Cloud Migration Strategy:
Rehost, Replatform, Rearchitect

We’ve written extensively about the “joys” of cloud migration and cloud migration strategy. We even provide a number of downloadable resources to help the aspirational transition from on-premises hosting to the cloud. A recent project at Webapper brought us back to three cornerstones of cloud migration strategy: rehost, replatform, rearchitect. In this case, a complex, monolithic SaaS application needs to be moved from a data center to AWS. In the near term, the goal is to rehost the application, a lift-and-shift migration to improve performance and set the stage for long-term, sustainable growth. But the roadmap is never a straight line. We’ll be using a combination of cloud migration methods to get the best value and outcome.

When to Rehost

As we described in our “lift & shift” article, often the easiest path is simply to rehost applications. If your application has a decent lifespan ahead, meaning it won’t be retired within a year, it’s a good candidate for rehosting. You move your on-premises applications to the cloud, without making changes. Obviously you won’t be leveraging the full range of cloud benefits, but you’ll be positioned to do so. A key factor on the negative side is potential costs. If you already own your computing equipment, you’ll probably be incurring initially higher costs when you life & shift. Or if you’re leasing, it may be similar.

When to Replatform

Replatforming — “lift-tinker-and-shift” — means moving parts of the application with only minor changes. The application benefits from the new cloud environment and can deliver a better user experience. The “tinkering” involves rewriting some of the application to leverage the cloud better (e.g., databases, scaling). Its important to manage the scope of any development — like a home remodeling project, you can go too far! All changes can impact the user experience (for good or bad), so rigorous regression testing is essential.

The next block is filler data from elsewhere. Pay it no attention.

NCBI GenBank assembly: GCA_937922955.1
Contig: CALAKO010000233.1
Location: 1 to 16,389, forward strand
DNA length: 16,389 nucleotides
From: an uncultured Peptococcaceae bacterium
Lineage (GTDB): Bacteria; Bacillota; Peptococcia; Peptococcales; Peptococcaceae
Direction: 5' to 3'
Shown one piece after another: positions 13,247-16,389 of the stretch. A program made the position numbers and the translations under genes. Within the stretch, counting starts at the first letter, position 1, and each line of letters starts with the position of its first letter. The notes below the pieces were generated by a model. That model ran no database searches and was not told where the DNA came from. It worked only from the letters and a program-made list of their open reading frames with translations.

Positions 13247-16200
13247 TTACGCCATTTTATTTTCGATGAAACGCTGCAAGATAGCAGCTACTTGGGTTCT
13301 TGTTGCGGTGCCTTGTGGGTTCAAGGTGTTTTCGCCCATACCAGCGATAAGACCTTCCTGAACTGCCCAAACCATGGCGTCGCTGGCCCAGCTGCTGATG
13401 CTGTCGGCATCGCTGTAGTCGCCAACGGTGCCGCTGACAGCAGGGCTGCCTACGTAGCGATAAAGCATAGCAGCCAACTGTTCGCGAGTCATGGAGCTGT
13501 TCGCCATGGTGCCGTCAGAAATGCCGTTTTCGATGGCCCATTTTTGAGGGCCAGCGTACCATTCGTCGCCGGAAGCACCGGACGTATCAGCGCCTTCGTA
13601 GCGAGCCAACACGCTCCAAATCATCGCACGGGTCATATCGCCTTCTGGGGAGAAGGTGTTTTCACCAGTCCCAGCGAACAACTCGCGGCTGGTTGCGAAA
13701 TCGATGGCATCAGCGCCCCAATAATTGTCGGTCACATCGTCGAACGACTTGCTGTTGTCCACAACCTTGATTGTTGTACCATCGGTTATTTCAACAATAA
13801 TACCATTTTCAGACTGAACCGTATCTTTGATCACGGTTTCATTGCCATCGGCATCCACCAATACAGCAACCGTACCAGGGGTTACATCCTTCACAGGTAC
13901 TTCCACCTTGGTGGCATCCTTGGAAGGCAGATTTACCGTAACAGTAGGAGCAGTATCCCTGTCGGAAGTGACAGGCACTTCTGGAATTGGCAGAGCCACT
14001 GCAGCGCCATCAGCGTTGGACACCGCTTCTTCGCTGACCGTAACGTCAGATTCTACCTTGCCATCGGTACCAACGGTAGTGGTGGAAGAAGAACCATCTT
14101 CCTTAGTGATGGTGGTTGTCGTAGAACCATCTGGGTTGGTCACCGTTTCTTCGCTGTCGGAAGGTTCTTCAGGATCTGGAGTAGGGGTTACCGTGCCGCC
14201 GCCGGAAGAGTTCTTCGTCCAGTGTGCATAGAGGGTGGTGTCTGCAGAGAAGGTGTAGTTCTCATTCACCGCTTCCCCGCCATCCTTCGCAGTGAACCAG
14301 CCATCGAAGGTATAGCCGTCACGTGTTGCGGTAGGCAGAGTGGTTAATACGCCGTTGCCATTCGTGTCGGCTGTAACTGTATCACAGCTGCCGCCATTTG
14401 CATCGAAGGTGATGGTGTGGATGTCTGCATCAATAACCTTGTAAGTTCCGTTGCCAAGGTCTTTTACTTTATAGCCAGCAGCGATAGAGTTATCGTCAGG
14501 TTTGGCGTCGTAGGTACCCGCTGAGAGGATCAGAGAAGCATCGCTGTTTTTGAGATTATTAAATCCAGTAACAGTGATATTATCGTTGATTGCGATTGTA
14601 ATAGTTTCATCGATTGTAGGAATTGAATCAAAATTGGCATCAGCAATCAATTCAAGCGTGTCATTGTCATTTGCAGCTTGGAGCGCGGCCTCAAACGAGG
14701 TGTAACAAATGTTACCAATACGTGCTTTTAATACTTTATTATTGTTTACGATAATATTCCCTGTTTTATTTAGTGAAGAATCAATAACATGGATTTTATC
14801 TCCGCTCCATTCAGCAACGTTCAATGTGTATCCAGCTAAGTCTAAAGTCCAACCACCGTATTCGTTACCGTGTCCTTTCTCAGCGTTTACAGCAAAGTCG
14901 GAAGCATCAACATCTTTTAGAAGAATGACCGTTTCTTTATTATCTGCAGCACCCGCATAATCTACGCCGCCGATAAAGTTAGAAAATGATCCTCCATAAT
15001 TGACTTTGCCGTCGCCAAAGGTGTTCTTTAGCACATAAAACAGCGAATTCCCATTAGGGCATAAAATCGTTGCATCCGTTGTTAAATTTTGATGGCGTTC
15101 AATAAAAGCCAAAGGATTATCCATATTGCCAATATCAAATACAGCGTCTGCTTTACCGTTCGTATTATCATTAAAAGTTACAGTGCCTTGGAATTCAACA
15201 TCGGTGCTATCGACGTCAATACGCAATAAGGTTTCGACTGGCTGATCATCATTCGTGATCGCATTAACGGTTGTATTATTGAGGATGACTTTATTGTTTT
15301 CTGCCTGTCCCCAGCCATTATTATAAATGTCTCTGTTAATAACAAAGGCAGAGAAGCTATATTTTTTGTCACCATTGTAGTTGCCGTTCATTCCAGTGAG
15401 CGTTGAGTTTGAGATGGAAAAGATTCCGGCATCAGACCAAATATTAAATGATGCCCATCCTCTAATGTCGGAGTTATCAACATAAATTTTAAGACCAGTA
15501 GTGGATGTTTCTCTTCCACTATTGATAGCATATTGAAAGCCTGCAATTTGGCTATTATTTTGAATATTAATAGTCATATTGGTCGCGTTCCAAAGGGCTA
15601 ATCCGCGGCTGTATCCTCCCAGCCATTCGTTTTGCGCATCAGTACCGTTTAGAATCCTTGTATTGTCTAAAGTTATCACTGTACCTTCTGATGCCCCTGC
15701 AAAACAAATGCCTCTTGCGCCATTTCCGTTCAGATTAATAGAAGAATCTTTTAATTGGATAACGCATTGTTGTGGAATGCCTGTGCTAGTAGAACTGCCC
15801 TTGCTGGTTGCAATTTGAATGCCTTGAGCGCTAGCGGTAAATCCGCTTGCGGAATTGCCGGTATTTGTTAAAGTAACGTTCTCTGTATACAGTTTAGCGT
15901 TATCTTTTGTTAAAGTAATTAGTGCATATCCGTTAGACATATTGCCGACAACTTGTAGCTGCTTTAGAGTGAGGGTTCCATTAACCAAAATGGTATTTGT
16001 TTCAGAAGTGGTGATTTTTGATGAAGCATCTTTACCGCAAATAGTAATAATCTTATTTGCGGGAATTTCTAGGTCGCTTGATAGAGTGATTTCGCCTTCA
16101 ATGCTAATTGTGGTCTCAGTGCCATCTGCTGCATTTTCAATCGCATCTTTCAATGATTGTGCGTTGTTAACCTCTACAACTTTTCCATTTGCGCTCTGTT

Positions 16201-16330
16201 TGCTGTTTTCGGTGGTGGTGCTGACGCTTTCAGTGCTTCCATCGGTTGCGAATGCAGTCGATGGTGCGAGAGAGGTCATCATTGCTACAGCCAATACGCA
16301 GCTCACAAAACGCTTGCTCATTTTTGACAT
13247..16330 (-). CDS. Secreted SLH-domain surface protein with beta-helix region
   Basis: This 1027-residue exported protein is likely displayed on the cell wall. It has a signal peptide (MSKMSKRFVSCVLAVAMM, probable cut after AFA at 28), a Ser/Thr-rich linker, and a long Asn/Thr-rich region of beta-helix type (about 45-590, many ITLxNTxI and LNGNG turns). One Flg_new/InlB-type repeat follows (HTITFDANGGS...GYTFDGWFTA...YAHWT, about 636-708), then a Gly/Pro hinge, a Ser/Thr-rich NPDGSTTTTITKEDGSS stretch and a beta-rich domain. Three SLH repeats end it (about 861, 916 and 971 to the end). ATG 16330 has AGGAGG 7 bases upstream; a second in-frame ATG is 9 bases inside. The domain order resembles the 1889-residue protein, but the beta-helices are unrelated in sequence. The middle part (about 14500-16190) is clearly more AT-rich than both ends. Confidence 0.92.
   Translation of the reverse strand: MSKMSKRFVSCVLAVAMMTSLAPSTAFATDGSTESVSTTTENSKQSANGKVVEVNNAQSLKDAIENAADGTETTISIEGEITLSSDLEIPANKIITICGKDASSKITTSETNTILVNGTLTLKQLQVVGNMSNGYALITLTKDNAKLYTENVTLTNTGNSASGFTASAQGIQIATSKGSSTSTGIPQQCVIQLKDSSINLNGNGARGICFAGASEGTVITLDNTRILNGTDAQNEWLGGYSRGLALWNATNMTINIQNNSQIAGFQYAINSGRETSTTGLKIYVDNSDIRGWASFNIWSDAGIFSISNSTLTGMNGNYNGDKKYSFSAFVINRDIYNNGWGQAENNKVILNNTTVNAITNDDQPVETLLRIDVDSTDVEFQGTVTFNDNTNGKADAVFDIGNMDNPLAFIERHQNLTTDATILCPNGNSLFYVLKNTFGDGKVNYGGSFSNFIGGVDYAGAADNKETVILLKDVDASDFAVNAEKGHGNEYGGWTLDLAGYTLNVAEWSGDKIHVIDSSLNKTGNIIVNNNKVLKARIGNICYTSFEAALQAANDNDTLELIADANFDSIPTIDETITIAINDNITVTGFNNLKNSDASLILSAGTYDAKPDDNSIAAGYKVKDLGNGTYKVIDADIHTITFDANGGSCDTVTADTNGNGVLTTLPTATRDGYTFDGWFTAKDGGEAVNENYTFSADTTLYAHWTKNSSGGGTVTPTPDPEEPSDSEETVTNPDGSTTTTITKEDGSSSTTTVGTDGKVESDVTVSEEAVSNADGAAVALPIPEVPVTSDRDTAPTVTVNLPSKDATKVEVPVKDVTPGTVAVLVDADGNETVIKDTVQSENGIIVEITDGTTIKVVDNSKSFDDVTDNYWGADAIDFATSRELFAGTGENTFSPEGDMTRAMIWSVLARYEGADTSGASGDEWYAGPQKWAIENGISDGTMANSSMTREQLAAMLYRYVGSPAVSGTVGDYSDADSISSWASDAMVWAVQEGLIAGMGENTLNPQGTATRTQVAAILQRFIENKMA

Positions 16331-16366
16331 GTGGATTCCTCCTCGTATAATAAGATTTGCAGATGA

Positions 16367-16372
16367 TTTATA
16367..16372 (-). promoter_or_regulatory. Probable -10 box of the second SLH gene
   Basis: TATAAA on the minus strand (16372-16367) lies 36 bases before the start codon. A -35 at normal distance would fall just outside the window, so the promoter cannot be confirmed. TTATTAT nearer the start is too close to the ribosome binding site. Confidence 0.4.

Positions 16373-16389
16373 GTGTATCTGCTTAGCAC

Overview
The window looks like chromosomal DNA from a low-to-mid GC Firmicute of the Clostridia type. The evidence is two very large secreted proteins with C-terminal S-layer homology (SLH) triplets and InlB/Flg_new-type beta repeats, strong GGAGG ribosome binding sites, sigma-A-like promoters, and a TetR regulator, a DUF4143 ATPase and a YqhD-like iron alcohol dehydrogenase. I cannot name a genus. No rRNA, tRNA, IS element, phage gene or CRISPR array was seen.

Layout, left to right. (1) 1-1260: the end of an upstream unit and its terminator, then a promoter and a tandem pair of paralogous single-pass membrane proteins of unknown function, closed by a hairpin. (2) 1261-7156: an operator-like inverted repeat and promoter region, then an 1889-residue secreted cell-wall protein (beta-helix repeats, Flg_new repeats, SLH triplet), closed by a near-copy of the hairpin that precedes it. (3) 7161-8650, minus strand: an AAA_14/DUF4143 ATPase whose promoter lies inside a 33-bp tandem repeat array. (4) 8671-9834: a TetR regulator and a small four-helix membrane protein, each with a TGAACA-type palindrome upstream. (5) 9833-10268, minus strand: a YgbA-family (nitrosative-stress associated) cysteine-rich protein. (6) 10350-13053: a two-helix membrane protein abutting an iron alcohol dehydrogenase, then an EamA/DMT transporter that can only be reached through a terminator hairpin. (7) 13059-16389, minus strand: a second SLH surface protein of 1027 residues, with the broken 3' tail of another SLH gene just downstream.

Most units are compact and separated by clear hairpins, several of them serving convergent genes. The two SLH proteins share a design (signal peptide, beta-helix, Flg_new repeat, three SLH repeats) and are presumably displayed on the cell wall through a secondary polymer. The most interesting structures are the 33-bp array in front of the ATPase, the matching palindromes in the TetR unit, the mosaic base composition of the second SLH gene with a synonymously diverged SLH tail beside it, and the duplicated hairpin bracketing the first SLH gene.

When to Rearchitect

Rearchitecting involves revamping old monolithic applications, migrating them to a modern architecture. Legacy applications can be expensive to run and maintain, so rearchitecting can eliminate the time and costs needed to keep them alive. With rearchitecting, large code segments will be rewritten to take advantage of cloud-based features and the flexibility they bring. Refactoring is complex, a resource-intensive process that requires time to complete. When considering all factors, however, cloud-native can enable much lower total cost of ownership. We’ve shared our belief in the strangler pattern, which offers a framework for a gradual approach to rearchitecting a monolithic system. You don’t have to eat the entire frog for breakfast, although eventually you’ll want to finish your meal…

Rehost, Replatform, Rearchitect

Choosing to rehost, replatform, or rearchitect comes after careful evaluation of the lifespan, underlying technology, resources, budget, and timeline. We typically start by classifying the workloads to migrate and identifying dependencies. We must review application source code, have conversations with stakeholders, and discuss issues with developers before we make any assessments. In the end, it becomes a decision between costs and benefits. Can we live with it “as is”? Does a more cloud native approach deliver long-term benefits to justify costs? Or is it somewhere in the middle? Despite our fanaticism for cloud computing, we never force any of these decisions. It’s up to stakeholders to weigh in and then engineers to deliver the solution.

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